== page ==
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Underground Reading: A Touch of Death by Charles Williams

A Touch of DeathThis is the latest installment in our scheme to review each and every Hard Case Crime publication, one every week. You can follow along here.

A Touch of Death (2006) was first published in 1954. Like many of Charles Williams' other books, it first appeared as a Gold Medal paperback. Although commercially and critically successful during his lifetime, Williams is now almost entirely out of print - both Joe Lansdale and John D. MacDonald have referred to him as one of the most "neglected" writers of his era. (Happily, it now looks like Mysterious Press have released many of his works for the Kindle, although with covers that make them look like cheap porn.)

Lee Scarborough is a former football player in need of some fast cash. He swings by an apartment complex, hoping to sell a car, but the lead dries up. Fortunately, another opportunity awaits - Diana James (sunbathing, attractive, utterly amoral) spots a fellow spirit in Lee. A bit of fencing results (Lee thinks she's propositioning him, which, she is, but not in that way), and Diana lets Lee in on the chance of stealing $120,000. Apparently a chap named Butler got himself killed after robbing a bank. No one knows where the money is, but Diana's pretty sure that it is still in Finley's house. Diana will play driver/scout/etc. if Lee breaks in, searches the place, and steals the stolen money. Sort of a meta-crime: no one can possibly complain.

Lee needs money and it doesn't take much convincing for him to take this first step down the slippery slope of eeeeeevil. Yet - perhaps Lee doesn't go evil enough. He breaks into the Butler house (as planned) but then finds that the dead man's widow, Madelon, is still there. Lee's considering his hasty exit when someone else breaks in - someone with a gun and a grudge. Rather against his best interests, Lee winds up tackling the gunman and saving Madelon's life. She's too drunk to realise what's happening, so, Lee kidnaps her - half for her own protection, half out of blind panic. When Madelon sobers up, she and Lee are in a remote cabin... and she's pretty pissed off.

A Touch of DeathNo good dead (relatively speaking) goes unpunished. Madelon's unconvinced of Lee's role as her "saviour", and it takes two more assassins before she agrees to team up. Lee will protect her, shield her and, most importantly, hide her - in turn, she'll hand over all the money. Poor Ms. James gets a bit screwed over by the new arrangement, but, well, that's what you get as a meta-criminal.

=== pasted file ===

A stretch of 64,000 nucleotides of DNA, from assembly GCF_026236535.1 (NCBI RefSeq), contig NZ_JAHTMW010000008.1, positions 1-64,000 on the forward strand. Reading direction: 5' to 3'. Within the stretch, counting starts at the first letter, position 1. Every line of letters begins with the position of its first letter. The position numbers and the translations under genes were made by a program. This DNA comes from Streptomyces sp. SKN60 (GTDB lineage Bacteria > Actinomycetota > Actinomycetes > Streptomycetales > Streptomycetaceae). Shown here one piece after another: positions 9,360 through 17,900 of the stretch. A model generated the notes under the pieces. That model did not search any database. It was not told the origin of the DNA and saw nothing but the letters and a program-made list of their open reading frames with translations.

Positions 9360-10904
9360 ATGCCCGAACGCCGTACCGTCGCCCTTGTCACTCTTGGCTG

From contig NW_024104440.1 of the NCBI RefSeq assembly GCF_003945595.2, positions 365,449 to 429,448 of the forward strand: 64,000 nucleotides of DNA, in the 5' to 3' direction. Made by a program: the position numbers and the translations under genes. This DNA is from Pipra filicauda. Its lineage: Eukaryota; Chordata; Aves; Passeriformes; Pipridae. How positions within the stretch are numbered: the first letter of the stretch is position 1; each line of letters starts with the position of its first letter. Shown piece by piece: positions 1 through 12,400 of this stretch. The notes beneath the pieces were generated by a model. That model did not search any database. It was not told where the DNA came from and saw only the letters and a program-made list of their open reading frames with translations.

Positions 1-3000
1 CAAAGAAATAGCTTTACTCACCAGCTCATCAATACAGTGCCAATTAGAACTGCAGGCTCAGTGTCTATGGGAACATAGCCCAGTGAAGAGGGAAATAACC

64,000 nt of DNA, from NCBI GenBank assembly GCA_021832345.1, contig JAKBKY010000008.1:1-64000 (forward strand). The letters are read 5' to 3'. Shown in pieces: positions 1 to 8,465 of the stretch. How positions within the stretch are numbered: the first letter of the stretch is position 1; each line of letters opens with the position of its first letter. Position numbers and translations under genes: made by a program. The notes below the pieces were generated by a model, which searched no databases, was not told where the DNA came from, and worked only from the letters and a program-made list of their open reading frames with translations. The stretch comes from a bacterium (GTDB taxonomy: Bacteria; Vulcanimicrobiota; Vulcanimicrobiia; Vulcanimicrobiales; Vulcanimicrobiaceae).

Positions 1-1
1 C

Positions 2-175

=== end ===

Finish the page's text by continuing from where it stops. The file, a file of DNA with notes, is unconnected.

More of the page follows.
This is all, essentially, the set-up: the first half dozen of the book's hundreds of twists. To some sizable degree, the crimes, the money, the mystery surrounding Butler, even the connections between all the players... they're all meaningless. The core of A Touch of Death is Lee's inexorable decline into madness. Although he's certainly a willing criminal, he's not entirely able. This has nothing to do with his brains (he's clever) or brawn (he's a big 'un), try as he might, Lee can't shed that fundamental core of humanity that allows him to be a cold-hearted rogue. Every step he takes towards dissolution leaves him a little more ragged around the edges. By the end, he's lost so much of himself - his Lee-ness - that he may never return. (Or can he...?)

By contrast, we have the book's two femme fatales. Diana's a cool one, and certainly icier than Lee, but her motivations are still largely emotional. Like some of the book's other villains, she's driven by hate. Madelon, however, is pure rationality. Nothing swings her, and nothing sways her from her relentless, ruthless self-interest. Although Lee is our protagonist and Diana's the agent behind the plot, it is Madelon Butler that steals the show. Cold, beautiful and ferociously intelligent, Madelon is the only character that is perfectly adapted to the vicious world that Charles Williams has created.

Or... is she? Madelon does have a weakness in alcohol. Admittedly, she never "loosens up" in the conventional sense. Even in her cups she's never chatty, angry or anything that would involve a connection with others around her. When Madelon drinks, she simply checks out. When Lee first meets her, she's semi-comatose - drinking like a fish while listening to old records. It is the only hint that even the great Machiavellian might not be wholly satisfied with the role that she has to play.

A Touch of Death (1963)A Touch of Death is an absolutely chilling hard-boiled novel, a study of two parallel lives. As Lee lessens, Madelon thrives, a case of adaptation and a cruel sort of evolution. The ending is particularly harrowing, as it opens up an entirely new reinterpretation of the book's events, and hints that the horrors visited upon the book's characters may merely be the beginning... 

An excellent cover by Chuck Pyle. It depicts one of the book's quietly pivotal scenes - Madelon getting a haircut - and infuses it with all the menace and sexual tension that the characters would have felt.

The original edition (1954) is probably the weakest of the three covers. The sense of invitation is there, but there seems to a) be some sort of role reversal (Lee looks to be in the position of strength) and b) the only blond in the book... isn't a key character, so I'm not certain what scene this even depicts.

The 1963 reprint is much more interesting - it shows a mysterious assailant sneaking up on Madelon while she's drunk (see above). This is a beautiful cover, and certainly shows one of the book's most important scenes. But, again, it puts the woman (in this case, Madelon) in the position of weakness. Given A Touch of Death's actual 'balance of power', I prefer Mr. Pyle's interpretation.